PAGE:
What noise is acceptable?

Moreland is a vibrant and diverse city with mixed land uses. As such, some noise is expected and needs to be accepted. However, excessive and unreasonable noise should not be suffered.

A noise being ‘reasonable’ or ‘unreasonable’ depends on circumstances. These can include:

  • the day – a weekday or on the weekend
  • the time
  • how loud the noise is
  • duration of the noise
  • the source and type of noise, and
  • where the noise can be heard, such as inside a bedroom with a window open.

The Dealing with Noise Booklet (PDF 939Kb) and the EPA Booklet - A guide to dealing with residential noise (PDF 2Mb) has more information on how to deal with noise and legal requirements.

Noise from air conditioners or evaporative coolers

The Environment Protection (Residential Noise) Regulations 2008 lists specific types of equipment and the times frames for when you can use them.

You cannot use your air conditioner or evaporative cooler, or pool or spa pump:

  • Monday to Friday, before 7 am and after 10 pm
  • Weekends and public holidays, before 9 am and after 10 pm.

The times depend on the type of equipment being used and the day of the week, however some equipment may still be too loud even when used during the appropriate times.

Noise from residential premises

Some noises that you can hear inside a habitable room, such as a bedroom, are automatically unreasonable at certain times and days from adjacent residential properties.

EPA Victoria website has a list of prohibited times for residential noise.

Section 48A of the Environment Protection Act 1970 makes it an offence to cause unreasonable noise from any residential premises. Residential noise may be unreasonable at any time of the day, depending on its volume, intensity and duration, and the time, place and other circumstances that the noise occurs.

The noise section on EPA website has tips on how to address common residential noise issues.

Noise from commercial and industrial premises

For a complaint about noise from fixed plant and equipment at commercial and industrial premises, contact the Environment Protection Authority.

Noise from businesses delivering and collecting goods

For businesses delivering goods to businesses based in residential zones, under Moreland City Council General Local Law 2018 (DOC 622Kb), deliveries can only occur within the following times:

  • 7 am and 10 pm Monday to Saturday
  • 9 am and 10 pm Sunday and public holidays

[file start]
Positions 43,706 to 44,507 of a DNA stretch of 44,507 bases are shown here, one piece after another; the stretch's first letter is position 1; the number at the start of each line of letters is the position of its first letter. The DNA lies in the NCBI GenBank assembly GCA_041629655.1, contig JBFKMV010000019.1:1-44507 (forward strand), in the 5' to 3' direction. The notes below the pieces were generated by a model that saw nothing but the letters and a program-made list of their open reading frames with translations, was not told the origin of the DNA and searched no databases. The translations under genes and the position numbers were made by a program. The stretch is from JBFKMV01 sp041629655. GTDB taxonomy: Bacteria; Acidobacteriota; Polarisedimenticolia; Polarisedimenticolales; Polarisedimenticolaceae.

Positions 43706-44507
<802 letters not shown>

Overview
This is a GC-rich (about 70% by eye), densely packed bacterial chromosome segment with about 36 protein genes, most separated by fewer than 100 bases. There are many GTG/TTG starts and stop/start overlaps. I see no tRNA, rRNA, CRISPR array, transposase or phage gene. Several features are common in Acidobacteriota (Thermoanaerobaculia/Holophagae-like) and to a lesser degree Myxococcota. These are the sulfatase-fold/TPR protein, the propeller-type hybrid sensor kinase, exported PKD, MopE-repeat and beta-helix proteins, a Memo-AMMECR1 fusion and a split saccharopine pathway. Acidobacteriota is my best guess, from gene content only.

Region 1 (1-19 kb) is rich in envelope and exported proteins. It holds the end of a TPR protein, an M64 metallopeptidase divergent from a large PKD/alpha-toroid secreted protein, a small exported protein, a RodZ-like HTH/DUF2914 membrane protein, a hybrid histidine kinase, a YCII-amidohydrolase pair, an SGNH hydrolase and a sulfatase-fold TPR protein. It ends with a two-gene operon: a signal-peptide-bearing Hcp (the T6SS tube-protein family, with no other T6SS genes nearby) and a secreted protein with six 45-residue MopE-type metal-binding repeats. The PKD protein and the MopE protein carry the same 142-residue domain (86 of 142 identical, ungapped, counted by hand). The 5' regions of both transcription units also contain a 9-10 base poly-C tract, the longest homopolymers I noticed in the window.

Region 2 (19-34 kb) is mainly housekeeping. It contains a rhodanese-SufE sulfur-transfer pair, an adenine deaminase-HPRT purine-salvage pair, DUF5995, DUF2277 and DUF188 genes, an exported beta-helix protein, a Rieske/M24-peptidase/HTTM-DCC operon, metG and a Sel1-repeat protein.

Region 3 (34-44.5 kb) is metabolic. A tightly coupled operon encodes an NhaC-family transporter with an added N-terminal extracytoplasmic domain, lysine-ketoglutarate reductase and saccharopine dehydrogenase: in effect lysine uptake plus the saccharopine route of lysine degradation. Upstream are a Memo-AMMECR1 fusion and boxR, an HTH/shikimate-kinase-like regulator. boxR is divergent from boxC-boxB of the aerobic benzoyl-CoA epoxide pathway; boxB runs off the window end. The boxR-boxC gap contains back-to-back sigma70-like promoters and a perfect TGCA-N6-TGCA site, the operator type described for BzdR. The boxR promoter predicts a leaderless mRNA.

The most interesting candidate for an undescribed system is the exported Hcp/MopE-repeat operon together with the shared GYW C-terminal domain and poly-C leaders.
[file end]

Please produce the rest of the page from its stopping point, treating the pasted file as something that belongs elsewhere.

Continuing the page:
Businesses wishing to deliver goods outside these times require a permit from Council.

Noise from intruder alarms

Under the Moreland City Council General Local Law 2018 (DOC 622Kb), an intruder alarm must not be heard beyond the property boundary ten minutes after it starts. It must not be reactivated without being manually reset. Make sure any alarms you install meet this requirement.

Noise from entertainment venues

Loud music from entertainment venues can be a problem, especially late at night.

State Environment Protection Policy (Control of Music Noise from Public Premises) No. N-2 sets noise limit requirements for noise from entertainment venues.

Compliance with this policy is usually included as a condition in venues' liquor licences and/or planning permits.

The policy aims to protect residents from levels of music noise that may affect the beneficial uses of noise sensitive areas, while recognising the community demand for a wide range of musical entertainment.

Following a report, police have the power under section 48AB of the Environment Protection Act 1970 to instruct a venue to abate any entertainment noise after midnight. These directions stay in force until 8 am.

Noise from animals

Visit noisy animals and barking dogs for further details.

How to make a noise complaint

The Dealing with Noise Booklet (PDF 939Kb) includes a noise diary so you can keep a record of the times when the alleged noise is occurring, how often and the effect it has on yourself and others.

In order for Council to investigate a noise complaint, you are required to first complete this diary and submit to Council.

You can submit the noise diary:

What happens after Council receives your noise complaint

When Council has received your noise diary, a Council Officer will visit the location of the alleged noise and undertake an investigation. 

Council Officers work with the alleged offending property to try to resolve the situation by offering suggestions on how to reduce noise to an acceptable level. 


There are documents on this page in PDF-only format. If you have trouble opening or viewing a PDF document, contact Council and we will arrange to provide the information in a format that suits your needs. See Council's accessibility page for further details.